Encyclopedia of Fantasy (1997)
Not at Night

UK Anthology series ed Christine Campbell Thomson (1897-1985) for Selwyn & Blount. It ran to 12 approximately annual vols, though subsequent paperback selections complicate the bibliography. The original series was Not at Night (anth 1925), More Not at Night (anth 1926), You'll Need a Night Light (anth 1927), Gruesome Cargoes (anth 1928), By Daylight Only (anth 1929), Switch on the Light (anth 1931), At Dead of Night (anth 1931), Grim Death (anth 1932), Keep on the Light (anth 1933), Terror By Night (anth 1934) and Nightmare By Daylight (anth 1936). The final volume was a retrospective selection, The Not at Night Omnibus (anth 1937). The first paperback selections, still ed Christine Campbell Thomson – not reprints of the original volumes – were Not at Night (anth 1960) and More Not at Night (anth 1961; vt Never at Night 1972). A third paperback selection was Still Not at Night (anth 1962; vt Only By Daylight 1972). A US selection from the series was Not at Night! (anth 1928 US) ed Herbert Asbury.

NAN initially selected heavily from Weird Tales – although Thomson focused on gruesome, physical Horror rather than supernatural or fantasy – but did give early UK appearances to Hugh B Cave, Mary Elizabeth Counselman, August W Derleth (who advised Thomson on some selections, and whose story "The Metronome" appeared in Terror By Night before its WT publication), Robert E Howard, David H Keller, Frank Belknap Long and H P Lovecraft. By #4 Thomson was selecting a greater deal of original material plus reprints selected from UK sources – especially Adventure-Story and Mystery-Story (> Hutchinson's Magazines) – although WT remained the source for over half the tales published in the series, so that NAN was more than once referred to as the UK edition of WT. Thomson published nine stories of her own (as Flavia Richardson) and a further nine by her husband, Oscar Cook (1888-1952), whose fictions reflected his background in the British East Indies. Most of these stories were commercial hackwork. Although NAN was popular, much of its content is routine and certainly not on a par with the parallel anthologies ed Cynthia Asquith and John Gawsworth. The series has been mined by later anthologists, especially by Herbert Van Thal for his Pan Book of Horror Stories series. [MA]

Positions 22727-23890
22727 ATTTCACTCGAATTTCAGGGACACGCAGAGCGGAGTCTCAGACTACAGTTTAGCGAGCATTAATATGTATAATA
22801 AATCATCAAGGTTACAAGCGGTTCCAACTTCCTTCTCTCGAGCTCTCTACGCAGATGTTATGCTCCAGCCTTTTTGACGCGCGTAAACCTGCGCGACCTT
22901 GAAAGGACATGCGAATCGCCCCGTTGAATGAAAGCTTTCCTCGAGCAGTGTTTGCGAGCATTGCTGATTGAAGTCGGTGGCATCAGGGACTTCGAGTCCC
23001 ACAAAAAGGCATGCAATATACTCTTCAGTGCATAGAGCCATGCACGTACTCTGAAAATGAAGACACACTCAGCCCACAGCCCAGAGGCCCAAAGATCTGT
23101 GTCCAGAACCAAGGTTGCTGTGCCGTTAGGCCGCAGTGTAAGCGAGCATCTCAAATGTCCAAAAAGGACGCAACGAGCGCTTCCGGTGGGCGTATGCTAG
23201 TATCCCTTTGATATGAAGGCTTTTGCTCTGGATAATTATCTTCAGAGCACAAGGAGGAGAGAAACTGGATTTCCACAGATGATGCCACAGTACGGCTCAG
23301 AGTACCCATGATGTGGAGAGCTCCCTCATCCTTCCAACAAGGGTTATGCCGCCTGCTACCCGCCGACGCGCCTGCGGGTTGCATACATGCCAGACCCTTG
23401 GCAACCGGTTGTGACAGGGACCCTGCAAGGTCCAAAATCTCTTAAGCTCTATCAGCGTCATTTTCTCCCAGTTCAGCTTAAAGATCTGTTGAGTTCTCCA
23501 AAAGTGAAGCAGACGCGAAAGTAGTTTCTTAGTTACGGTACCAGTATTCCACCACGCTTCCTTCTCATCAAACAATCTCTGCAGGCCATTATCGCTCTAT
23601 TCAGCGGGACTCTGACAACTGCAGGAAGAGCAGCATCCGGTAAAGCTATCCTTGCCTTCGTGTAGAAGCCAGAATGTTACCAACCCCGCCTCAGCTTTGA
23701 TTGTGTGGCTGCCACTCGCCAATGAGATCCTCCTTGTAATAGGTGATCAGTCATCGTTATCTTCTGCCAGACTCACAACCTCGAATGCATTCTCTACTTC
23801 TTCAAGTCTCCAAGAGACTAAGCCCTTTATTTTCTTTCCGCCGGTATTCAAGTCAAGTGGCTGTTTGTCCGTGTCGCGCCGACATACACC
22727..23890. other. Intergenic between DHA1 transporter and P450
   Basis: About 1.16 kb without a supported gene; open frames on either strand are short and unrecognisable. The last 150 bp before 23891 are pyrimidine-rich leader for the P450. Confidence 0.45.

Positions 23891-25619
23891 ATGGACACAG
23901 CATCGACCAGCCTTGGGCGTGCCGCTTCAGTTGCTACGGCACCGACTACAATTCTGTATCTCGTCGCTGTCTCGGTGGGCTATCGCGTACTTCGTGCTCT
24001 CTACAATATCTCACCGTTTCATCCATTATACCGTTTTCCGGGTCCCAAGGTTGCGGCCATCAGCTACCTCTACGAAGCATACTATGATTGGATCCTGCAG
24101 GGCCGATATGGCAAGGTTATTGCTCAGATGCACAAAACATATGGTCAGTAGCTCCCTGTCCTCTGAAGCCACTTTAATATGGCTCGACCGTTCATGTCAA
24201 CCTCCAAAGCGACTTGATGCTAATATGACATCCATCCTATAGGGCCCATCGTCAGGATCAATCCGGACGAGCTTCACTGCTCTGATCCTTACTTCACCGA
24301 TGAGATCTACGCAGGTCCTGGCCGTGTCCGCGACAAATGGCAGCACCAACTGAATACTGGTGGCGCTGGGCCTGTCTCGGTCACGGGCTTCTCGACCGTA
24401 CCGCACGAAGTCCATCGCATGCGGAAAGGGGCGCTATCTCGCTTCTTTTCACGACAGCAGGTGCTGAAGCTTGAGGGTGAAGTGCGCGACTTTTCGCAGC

This entry is taken from the Encyclopedia of Fantasy (1997) edited by John Clute and John Grant. It is provided as a reference and resource for users of the SF Encyclopedia, but apart from possible small corrections has not been updated.